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an archipelago, part of Great Britain, in the Atlantic Ocean off the west coast of Scotland and comprising approximately 500 islands, of which about 100 are inhabited. Total area, 7,500 sq km.
The Outer Hebrides are separated from the Inner Hebrides by the straits of The Minch and the Little Minch and by the Sea of the Hebrides. The Inner Hebrides include the islands of Skye, Mull, Islay, Jura, and Rum. The terrain consists mainly of rugged hilly and low mountain country (200-600 m), typically of Cenozoic effusive rock. On the islands of Skye and Mull individual cone-shaped peaks rise above the volcanic plateaus—for example, in the Cuillin Hills on Skye, which reach 1,009 m. In the Outer Hebrides, which include the islands of Lewis, North Uist, South Uist, and Barra, socle lowlands predominate (100-150 m), consisting primarily of Archaean rock (mostly gneiss). In some places there are small massifs rising to a height of 799 m and often containing Paleozoic intrusions. There are many traces of the Pleistocene glaciation, such as troughs, cirques and boulder belts. The islands have a damp maritime climate with average July temperatures of 12°-14° C and average January temperatures of 4°-6° C; annual precipitation is between 1,000 and 2,000 mm. The meadow soils consist of coarse humic and peaty turf. Steep, bare slopes are the rule, but now and then birch groves and heath may be seen, and peat bogs cover the gentler slopes. The population is engaged mainly in fishing and cattle breeding. Tweed manufacture and the tourist industry are also important.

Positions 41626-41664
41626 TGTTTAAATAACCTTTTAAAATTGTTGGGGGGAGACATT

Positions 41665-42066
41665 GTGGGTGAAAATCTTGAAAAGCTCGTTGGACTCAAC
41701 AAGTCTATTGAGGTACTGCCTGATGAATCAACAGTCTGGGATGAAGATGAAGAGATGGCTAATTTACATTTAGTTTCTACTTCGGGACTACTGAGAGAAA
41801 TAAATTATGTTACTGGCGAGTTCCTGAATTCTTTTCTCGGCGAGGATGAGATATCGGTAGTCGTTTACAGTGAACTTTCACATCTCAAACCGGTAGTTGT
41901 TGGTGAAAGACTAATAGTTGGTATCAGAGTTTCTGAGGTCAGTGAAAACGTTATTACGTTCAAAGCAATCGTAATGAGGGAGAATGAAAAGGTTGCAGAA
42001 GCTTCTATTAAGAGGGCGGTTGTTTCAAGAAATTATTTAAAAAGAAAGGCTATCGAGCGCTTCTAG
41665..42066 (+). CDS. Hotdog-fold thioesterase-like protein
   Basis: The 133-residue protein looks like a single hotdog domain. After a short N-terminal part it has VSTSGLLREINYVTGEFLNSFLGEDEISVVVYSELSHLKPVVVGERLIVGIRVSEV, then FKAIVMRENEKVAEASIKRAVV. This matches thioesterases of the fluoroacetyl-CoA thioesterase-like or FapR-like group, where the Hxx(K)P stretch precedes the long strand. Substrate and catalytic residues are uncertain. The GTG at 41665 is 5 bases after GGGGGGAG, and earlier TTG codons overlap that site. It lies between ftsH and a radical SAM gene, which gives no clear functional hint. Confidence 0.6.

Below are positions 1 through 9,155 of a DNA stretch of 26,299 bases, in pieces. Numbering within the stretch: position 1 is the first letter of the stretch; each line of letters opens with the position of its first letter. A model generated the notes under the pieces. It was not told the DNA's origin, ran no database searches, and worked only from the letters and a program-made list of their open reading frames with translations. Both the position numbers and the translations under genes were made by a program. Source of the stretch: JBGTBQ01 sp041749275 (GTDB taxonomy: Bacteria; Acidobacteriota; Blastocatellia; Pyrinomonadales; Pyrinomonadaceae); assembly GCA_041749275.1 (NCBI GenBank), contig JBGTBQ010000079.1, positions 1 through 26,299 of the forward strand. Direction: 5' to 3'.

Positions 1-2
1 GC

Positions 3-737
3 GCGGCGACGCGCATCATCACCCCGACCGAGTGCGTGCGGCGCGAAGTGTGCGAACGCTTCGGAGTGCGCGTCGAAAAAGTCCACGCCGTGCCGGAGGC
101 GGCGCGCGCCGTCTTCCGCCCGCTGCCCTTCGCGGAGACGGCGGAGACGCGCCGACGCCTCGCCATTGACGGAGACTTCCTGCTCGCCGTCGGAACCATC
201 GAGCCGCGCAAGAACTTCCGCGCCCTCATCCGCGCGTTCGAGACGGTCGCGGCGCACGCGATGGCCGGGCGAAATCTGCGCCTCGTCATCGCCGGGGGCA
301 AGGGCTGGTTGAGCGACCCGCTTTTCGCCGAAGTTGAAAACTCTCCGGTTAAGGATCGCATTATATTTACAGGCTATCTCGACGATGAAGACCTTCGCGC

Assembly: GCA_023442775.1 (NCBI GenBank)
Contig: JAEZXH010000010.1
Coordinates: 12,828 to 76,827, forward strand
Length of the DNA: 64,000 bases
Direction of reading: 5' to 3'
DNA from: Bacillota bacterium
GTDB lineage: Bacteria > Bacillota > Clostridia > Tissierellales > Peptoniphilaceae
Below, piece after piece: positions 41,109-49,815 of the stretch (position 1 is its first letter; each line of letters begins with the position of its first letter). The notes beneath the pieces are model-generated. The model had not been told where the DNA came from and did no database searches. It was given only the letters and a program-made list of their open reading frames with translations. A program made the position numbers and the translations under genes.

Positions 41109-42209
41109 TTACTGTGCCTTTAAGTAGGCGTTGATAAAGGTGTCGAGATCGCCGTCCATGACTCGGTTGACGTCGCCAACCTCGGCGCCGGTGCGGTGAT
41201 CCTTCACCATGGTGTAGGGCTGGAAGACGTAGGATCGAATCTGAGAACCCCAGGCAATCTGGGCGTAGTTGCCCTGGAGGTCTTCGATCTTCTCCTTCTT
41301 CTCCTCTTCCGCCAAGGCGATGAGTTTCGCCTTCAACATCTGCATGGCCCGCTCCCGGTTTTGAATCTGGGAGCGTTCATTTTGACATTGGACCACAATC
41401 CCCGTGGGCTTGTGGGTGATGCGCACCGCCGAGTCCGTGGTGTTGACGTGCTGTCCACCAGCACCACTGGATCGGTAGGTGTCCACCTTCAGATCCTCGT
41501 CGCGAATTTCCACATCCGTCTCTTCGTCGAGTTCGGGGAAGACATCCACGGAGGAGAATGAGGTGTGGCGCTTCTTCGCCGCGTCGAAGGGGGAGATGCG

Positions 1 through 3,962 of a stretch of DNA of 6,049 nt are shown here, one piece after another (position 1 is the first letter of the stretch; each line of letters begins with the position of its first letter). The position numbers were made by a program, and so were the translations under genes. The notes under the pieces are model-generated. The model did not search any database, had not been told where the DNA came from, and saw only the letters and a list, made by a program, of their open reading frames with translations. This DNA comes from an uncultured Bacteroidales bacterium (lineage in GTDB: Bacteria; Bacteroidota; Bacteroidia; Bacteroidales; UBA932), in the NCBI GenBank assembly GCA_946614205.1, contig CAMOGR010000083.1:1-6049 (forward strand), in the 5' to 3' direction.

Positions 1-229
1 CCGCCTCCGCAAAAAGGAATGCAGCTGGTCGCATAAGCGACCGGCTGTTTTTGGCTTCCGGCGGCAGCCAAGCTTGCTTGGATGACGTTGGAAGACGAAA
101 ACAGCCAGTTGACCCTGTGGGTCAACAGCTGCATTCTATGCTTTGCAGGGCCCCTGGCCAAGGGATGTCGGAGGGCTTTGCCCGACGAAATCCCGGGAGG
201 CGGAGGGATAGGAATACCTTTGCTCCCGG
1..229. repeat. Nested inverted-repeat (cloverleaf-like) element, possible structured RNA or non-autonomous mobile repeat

L. R. SEREBRIANNYI